Deep Venous Thrombosis (DVT) Treatment Program: Prevention Menu

How Can I Prevent Developing a DVT?

Prevention of DVT is most successful by addressing the preventable risk factors.

Lengthy convalescence from surgery, especially hip, leg, or abdominal surgeries in which postoperative pain discourages movement and ambulation can create the stasis in veins that leads to thrombosis. In such cases, ambulation as soon as is safe, based on criteria related to the particular surgery, is the best preventative. Should ambulation be discouraged to ensure proper healing, passive range-of-motion techniques and physical therapy help protect from DVT.

The same applies for other causes of prolonged bed rest or convalescence, including trauma, bone fractures, cancer, or pregnancy.

Patients with a high risk of DVT, based on an inherited predisposition or a previous history of DVT, should avoid hormonal contraception or menopausal hormone replacement that involves estrogen.

If there is increased risk from cardiovascular interventions such as indwelling venous or implantable cardiac devices, added surveillance is prudent in prevention.

Obesity, especially in those >60 years of age, should be managed via certified dietitian/nutritionist counseling with weight reduction goals that are reasonable.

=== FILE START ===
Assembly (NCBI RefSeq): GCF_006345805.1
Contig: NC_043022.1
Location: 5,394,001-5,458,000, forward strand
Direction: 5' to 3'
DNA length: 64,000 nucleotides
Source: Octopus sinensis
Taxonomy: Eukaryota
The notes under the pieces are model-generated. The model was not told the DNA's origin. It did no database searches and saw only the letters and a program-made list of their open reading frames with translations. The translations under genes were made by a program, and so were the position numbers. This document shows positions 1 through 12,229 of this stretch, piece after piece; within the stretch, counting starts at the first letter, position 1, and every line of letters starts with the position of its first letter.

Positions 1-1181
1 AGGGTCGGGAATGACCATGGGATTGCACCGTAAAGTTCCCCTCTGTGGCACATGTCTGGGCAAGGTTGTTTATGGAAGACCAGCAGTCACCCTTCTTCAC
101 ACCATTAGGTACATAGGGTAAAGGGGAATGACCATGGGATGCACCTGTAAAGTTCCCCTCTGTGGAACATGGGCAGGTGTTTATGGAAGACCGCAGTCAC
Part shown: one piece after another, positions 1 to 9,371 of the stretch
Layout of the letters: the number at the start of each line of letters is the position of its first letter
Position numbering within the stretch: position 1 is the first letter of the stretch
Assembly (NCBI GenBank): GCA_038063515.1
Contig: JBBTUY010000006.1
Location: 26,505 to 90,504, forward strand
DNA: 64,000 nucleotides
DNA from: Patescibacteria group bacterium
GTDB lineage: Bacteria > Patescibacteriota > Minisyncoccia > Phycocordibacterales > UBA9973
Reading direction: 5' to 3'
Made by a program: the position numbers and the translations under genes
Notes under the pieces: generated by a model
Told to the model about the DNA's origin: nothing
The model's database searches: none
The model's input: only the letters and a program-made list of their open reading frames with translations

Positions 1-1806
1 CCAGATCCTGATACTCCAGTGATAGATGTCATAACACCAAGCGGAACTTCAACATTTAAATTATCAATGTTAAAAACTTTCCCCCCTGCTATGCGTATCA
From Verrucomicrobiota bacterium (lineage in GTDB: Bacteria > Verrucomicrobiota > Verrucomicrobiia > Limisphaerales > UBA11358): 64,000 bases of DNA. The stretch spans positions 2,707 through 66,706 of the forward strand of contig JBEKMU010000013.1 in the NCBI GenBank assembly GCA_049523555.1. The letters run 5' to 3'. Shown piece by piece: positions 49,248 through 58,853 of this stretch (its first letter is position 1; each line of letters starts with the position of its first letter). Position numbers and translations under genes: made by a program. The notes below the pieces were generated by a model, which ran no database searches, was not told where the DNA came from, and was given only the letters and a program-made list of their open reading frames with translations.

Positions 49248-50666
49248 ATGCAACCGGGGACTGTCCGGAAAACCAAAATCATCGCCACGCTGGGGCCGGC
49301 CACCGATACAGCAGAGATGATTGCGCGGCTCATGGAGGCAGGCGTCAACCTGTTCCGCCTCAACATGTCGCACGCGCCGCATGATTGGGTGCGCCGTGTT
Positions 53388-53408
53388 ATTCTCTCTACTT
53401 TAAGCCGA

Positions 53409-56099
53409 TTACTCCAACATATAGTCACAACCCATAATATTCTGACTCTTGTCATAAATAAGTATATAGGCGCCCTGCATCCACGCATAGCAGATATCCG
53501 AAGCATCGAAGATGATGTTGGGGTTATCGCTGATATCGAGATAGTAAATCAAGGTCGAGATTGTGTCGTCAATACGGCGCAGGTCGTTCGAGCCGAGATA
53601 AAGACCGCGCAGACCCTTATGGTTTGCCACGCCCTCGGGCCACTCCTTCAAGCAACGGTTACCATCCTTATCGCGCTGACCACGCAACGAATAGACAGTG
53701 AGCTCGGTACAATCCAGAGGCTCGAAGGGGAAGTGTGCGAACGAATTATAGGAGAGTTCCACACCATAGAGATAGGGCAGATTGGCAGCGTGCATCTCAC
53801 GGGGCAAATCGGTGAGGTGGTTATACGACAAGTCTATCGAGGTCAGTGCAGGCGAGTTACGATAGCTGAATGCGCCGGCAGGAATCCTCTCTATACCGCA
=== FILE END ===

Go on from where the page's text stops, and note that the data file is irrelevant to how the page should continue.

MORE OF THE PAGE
Although anticoagulation is required for treatment of acute DVT, there are patients as severe risk of recurrence that make an on-going and indefinite anticoagulation treatment protocol prudent:

  •  Patients with an unprovoked proximal DVT. DVT of the upper leg’s popliteal, femoral, or iliac veins who have no risk factors or precipitating events to explain DVT occurrence.
  • Recurrence of DVT. The risk of recurrence after a course of anticoagulation is completed is approximately 10% in the first year and a 5%/year thereafter. At 5 years, the risk will have risen to 30%. 

Anticoagulation causes a 90% reduction in the rate of DVT recurrence. This benefit outweighs the risk of bleeding that anticoagulation can cause, unless there is an increased bleeding risk, as there is with diabetes, advanced age, kidney and liver disease, alcohol abuse, thrombocytopenia, anemia, or recent surgery.



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This information is provided by Vascular Health Clinics and is not intended to replace the medical advice of your doctor or healthcare provider. Please consult your healthcare provider for advice about a specific medical condition.

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